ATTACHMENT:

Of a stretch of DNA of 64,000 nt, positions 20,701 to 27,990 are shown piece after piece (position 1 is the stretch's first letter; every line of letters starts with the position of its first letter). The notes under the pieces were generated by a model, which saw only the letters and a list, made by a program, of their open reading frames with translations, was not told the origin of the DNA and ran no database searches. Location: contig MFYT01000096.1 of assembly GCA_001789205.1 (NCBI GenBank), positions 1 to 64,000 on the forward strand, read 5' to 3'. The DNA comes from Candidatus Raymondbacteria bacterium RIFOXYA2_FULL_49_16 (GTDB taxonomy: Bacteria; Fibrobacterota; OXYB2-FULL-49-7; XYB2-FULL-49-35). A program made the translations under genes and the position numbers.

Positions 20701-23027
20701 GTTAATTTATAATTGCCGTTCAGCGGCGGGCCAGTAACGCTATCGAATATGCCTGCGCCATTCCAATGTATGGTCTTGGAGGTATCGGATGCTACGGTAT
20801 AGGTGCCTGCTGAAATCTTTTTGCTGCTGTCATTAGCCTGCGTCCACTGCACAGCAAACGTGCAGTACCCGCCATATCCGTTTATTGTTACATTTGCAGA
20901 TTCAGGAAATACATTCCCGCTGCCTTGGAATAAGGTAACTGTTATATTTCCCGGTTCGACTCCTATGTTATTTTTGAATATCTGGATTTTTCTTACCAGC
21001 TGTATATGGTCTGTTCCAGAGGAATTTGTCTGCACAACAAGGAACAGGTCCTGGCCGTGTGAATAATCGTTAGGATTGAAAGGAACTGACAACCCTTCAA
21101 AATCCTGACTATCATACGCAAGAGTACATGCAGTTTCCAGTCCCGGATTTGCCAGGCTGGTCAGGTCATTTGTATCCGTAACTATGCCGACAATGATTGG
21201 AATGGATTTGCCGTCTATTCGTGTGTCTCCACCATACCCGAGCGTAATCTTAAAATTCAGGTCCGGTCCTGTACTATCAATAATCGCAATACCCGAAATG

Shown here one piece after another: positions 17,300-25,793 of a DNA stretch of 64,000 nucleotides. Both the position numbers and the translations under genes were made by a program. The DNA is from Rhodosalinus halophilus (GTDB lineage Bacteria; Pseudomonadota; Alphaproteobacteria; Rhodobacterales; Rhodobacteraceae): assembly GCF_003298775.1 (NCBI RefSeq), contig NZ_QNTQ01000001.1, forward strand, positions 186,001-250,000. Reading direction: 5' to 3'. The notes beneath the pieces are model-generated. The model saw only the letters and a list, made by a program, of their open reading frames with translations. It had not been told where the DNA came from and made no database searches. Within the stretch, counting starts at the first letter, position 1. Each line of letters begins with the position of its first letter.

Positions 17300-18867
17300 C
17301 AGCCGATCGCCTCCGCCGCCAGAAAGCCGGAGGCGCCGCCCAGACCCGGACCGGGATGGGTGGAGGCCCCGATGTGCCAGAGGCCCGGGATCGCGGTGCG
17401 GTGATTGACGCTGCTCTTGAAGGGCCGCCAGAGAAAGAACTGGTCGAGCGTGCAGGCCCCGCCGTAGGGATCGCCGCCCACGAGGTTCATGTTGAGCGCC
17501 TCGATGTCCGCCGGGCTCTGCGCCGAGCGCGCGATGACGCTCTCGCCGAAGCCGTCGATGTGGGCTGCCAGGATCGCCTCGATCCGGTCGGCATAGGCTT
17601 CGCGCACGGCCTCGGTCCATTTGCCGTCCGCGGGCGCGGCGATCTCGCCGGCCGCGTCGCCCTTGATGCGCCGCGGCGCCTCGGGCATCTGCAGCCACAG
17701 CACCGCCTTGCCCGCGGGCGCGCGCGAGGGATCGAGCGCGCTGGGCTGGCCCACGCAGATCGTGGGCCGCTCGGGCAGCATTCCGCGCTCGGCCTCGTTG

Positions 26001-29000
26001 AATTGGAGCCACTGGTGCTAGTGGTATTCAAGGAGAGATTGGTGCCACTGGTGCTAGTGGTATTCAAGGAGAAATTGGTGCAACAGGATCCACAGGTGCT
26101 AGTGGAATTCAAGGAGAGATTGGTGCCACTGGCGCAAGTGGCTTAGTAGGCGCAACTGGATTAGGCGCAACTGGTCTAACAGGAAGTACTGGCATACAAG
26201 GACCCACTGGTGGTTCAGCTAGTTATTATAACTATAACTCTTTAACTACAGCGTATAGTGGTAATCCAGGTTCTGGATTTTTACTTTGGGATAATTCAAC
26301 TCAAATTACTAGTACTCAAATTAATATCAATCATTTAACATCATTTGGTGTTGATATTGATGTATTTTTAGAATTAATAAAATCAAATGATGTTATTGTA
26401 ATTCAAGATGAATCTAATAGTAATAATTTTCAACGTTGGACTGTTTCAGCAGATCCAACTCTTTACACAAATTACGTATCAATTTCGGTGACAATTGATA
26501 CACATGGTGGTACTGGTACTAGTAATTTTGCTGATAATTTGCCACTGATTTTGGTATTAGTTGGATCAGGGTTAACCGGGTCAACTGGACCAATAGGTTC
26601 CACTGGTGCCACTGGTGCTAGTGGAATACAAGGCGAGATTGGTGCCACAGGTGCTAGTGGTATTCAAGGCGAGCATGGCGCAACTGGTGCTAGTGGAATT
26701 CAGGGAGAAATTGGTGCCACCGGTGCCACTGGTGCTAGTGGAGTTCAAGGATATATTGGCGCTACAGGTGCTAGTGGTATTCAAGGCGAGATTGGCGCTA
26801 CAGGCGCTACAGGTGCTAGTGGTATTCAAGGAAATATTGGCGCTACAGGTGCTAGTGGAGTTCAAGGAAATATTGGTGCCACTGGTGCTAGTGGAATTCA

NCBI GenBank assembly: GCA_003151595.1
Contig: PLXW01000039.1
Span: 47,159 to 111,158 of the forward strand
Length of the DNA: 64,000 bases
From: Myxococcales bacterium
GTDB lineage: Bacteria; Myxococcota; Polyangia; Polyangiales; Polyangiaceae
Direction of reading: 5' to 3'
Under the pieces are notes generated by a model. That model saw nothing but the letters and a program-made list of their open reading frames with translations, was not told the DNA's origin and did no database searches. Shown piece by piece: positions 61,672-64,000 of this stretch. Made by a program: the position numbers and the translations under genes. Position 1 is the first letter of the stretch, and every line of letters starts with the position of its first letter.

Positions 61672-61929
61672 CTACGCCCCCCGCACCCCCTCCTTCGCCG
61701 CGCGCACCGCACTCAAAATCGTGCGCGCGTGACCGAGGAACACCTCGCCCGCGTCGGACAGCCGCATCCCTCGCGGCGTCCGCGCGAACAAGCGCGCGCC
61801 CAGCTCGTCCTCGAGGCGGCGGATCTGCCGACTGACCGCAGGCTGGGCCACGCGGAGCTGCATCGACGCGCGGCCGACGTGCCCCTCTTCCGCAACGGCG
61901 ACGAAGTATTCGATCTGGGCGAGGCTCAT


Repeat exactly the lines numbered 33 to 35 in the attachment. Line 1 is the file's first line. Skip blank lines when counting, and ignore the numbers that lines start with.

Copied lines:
Direction of reading: 5' to 3'
Under the pieces are notes generated by a model. That model saw nothing but the letters and a program-made list of their open reading frames with translations, was not told the DNA's origin and did no database searches. Shown piece by piece: positions 61,672-64,000 of this stretch. Made by a program: the position numbers and the translations under genes. Position 1 is the first letter of the stretch, and every line of letters starts with the position of its first letter.

Positions 61672-61929